Finding great food was never a challenge on Route 66, but the meals and snacks I enjoyed in Missouri I think were my favorite. It started in St. Louis where I returned to my favorite ice cream place in the country, Ted Drewes, which is actually frozen custard and not ice cream. They’ve been an important fixture on Route 66 for decades and even have a special dessert devoted to it, which I of course had to try. Keeping with the dessert theme, I had made a special note to stop at a small café in Rolla famous for one thing – pie. I’m glad I did too, because the massive slice of pie at “A Slice of Pie” was probably the best I’ve ever had. They’re actually world-famous and every day sell a variety of different pies, all freshly made in the back kitchen. It wasn’t all desserts though, before leaving Springfield we skipped breakfast at our hotel in order to visit a local institution, Gailey’s Breakfast Café. Moving to its current location in the 1940s, Gailey’s has been a critical stop for Route 66 drivers since the day it opened. In fact, Springfield itself is crucial to the Route 66 story, as I learned during my time in this odd but fun city.
Springfield & the Birthplace of Route 66
Springfield isn’t the only spot to lay claim as being the birthplace of Route 66, but theirs is perhaps the strongest argument. A businessman from Springfield joined forces with Cyrus Avery, also known as the Father of Route 66, and mapped out what would become Route 66. In 1925 Congress enacted legislation that made the new highway possible and in 1926, a telegram was sent from Springfield proposing the name for the cross-country route. That’s why Springfield, accurately I think, considers itself to be the birthplace of the Mother Road. Driving into the city was as much fun as the day of driving had been, thanks to a bizarre stretch of road that mostly caters to truckers, but which has some of the quirkiest signs and shops I’ve ever seen. Finally though we arrived to the incredibly comfortable , our home for the night. One of the many aspects I loved about partnering with Marriott for the drive was the opportunity to stay at all levels of Marriott brands. I was very impressed not only by the comfort at the TownePlace Suites, but all of the amenities, including a new restaurant featuring progressive, modern and delicious dishes.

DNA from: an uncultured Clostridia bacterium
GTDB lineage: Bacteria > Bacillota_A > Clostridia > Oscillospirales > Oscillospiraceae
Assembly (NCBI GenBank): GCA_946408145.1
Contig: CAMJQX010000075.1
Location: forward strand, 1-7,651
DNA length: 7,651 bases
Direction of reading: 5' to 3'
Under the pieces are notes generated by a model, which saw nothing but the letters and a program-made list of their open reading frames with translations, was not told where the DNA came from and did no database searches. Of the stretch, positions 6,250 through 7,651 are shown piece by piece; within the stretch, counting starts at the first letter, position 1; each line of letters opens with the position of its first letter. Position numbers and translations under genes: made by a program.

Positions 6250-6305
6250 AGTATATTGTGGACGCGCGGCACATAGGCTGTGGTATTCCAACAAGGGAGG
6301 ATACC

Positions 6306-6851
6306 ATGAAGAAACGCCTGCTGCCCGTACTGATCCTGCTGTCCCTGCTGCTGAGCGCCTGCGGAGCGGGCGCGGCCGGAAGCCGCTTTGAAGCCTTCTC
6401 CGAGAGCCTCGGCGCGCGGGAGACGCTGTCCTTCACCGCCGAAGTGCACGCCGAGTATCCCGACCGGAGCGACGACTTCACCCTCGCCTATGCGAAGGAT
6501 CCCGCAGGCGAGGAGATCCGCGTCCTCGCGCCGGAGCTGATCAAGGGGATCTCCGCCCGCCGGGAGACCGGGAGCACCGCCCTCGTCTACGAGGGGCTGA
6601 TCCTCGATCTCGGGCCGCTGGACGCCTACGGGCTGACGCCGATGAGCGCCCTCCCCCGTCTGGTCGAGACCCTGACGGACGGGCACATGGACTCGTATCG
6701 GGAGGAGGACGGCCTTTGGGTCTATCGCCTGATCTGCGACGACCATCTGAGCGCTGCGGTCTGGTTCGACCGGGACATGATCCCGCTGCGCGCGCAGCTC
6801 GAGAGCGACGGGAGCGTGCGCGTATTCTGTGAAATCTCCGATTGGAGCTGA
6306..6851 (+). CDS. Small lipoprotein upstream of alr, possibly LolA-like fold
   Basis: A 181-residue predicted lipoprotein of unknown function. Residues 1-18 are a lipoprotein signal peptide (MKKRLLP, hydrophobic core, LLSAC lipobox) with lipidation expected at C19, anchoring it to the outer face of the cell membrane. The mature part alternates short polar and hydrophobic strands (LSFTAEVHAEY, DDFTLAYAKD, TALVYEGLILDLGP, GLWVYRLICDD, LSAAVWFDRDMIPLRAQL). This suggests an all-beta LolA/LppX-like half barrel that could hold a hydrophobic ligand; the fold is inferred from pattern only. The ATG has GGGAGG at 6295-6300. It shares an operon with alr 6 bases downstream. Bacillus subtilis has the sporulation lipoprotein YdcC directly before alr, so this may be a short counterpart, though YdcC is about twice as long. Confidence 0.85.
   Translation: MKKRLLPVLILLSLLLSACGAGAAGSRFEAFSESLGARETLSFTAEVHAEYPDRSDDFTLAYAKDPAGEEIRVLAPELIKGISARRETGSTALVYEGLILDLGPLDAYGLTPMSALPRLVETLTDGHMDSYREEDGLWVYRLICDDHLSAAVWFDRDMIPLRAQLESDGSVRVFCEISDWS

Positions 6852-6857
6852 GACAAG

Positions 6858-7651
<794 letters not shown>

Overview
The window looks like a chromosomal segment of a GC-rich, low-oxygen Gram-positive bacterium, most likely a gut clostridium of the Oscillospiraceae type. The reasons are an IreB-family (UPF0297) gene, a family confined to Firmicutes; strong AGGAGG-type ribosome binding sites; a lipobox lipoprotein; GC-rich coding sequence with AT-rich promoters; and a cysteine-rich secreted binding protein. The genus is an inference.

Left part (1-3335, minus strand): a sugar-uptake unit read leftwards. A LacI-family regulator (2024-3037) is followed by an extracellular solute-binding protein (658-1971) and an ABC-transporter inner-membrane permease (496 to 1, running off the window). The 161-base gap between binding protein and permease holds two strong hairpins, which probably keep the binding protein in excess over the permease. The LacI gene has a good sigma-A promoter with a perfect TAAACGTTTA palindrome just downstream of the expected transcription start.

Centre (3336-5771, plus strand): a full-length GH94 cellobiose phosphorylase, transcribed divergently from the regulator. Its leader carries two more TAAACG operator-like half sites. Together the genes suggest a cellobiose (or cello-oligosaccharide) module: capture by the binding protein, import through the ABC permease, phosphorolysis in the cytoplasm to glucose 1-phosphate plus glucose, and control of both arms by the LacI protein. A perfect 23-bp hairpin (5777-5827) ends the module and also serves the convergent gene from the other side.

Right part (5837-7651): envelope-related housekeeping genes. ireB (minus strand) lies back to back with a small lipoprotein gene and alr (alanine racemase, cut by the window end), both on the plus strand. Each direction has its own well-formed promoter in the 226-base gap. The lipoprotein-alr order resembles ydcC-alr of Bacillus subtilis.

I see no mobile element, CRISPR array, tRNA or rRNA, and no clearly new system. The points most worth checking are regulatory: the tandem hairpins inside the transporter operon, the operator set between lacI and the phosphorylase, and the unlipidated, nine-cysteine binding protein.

We devoted the next morning to exploring Springfield and visiting those spots important to the Route 66 story, including Gailey’s for breakfast as well as walking around downtown, tracing the various alignments Route 66 has taken over the years. Before leaving town, we stopped at the Route 66 Information Center to learn more about the Route in Springfield as well as to get some tips for the next leg of the trip. It was here where we learned about the quirky roadside stop everyone has to visit, Gary’s Gay Parita, as well as the Birthplace of Route 66 Roadside Park. Springfield impressed me a lot more than I thought it would and to be honest, I’d like to return and do a little more exploration.
Missouri was the unexpected highlight of Route 66 for both myself and my driving partner, pro-photographer and YouTube personality . It was here where he uttered the quote of the trip, “I feel like we’re nowhere and everywhere at the same time,” which for me defined the entire two week experience. Missouri introduced me to a part of the country I didn’t know about and to people unfamiliar. But I loved every second of my time crossing the state and I honestly think it’s one of the shining stars of the Route 66 experience.
This post was created in partnership with , but all thoughts and opinions are entirely my own.